A remarkable example of how furniture design can reflect great historical events is provided by the emergence of the Biedermeier style after Napoleon’s defeat at Waterloo in 1815. The mood of the people of Europe changed – and the style of the furniture altered dramatically to match this mood. As Napoleon had conquered most Europe, the pompous, magnificent Empire style with its grand, monumental mahogany furniture had become extremely fashionable, and palaces and houses were accordingly redecorated throughout the continent.
But after Napoleon’s final defeat, Europe settled down to a long period of peace. The middle classes, who were prospering, wanted a simpler style, which could be functional as well as beautiful. This style, later known as ‘Biedermeier’, is essentially Empire furniture shorn of its ormolu mounts, excessive gilding and aggressive self-importance. Its original geometric shape often leads it to being described as the forerunner of modern furniture.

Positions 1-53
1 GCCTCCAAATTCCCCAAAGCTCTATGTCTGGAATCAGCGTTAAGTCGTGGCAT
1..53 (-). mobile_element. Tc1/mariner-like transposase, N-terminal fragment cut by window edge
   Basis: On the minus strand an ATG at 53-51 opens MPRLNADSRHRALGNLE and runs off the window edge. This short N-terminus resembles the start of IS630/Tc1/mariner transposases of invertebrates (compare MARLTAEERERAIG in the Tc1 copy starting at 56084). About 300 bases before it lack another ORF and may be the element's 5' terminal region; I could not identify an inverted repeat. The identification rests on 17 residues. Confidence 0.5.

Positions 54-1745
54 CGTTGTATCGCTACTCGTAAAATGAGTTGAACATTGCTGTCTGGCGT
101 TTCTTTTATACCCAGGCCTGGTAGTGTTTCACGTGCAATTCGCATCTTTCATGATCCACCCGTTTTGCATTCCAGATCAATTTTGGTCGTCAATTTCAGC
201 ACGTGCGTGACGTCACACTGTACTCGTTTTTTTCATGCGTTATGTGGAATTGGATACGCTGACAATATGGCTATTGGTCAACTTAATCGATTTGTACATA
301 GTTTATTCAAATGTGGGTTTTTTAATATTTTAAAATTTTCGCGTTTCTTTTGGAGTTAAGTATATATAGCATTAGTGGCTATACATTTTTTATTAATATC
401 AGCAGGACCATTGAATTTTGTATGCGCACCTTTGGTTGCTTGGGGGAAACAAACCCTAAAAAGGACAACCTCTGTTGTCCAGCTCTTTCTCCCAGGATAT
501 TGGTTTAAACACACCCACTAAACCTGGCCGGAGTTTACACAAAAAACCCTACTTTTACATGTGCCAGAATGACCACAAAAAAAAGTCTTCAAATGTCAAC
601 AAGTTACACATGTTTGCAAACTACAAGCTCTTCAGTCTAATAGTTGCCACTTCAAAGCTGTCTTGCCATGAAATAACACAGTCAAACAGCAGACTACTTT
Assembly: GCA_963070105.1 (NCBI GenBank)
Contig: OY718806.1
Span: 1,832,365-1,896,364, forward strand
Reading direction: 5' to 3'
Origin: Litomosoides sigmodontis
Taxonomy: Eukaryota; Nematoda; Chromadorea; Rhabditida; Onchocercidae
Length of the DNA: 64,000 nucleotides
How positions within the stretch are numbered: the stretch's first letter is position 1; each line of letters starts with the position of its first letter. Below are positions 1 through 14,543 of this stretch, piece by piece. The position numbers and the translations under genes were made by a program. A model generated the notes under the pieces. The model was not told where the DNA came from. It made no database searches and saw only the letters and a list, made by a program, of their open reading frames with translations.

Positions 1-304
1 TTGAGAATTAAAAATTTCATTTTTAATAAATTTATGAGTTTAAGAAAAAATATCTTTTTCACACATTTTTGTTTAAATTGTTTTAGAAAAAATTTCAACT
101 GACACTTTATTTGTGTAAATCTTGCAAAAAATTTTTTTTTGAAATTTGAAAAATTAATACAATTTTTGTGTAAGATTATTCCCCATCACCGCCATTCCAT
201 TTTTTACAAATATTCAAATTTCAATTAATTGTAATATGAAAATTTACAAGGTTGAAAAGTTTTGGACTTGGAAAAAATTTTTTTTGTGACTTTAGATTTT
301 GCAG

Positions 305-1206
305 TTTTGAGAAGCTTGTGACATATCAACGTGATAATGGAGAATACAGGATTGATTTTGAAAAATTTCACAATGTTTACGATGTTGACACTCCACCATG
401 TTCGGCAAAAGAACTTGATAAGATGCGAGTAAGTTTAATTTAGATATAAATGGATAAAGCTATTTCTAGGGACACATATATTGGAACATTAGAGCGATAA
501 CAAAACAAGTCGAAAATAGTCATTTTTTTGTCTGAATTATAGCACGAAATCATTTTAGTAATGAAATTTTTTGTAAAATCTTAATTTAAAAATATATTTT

Like most styles, it did not have a name while it was being made, but was only given one after it had been and gone. The term ‘Biedermeier’ is often wrongly assumed to be the name of a cabinetmaker or designer of the period. During the late 1840s in Austria and Germany, the preceding era (1815-1848) was subject to a barrage of satire, which finally led to the very furniture being mocked.
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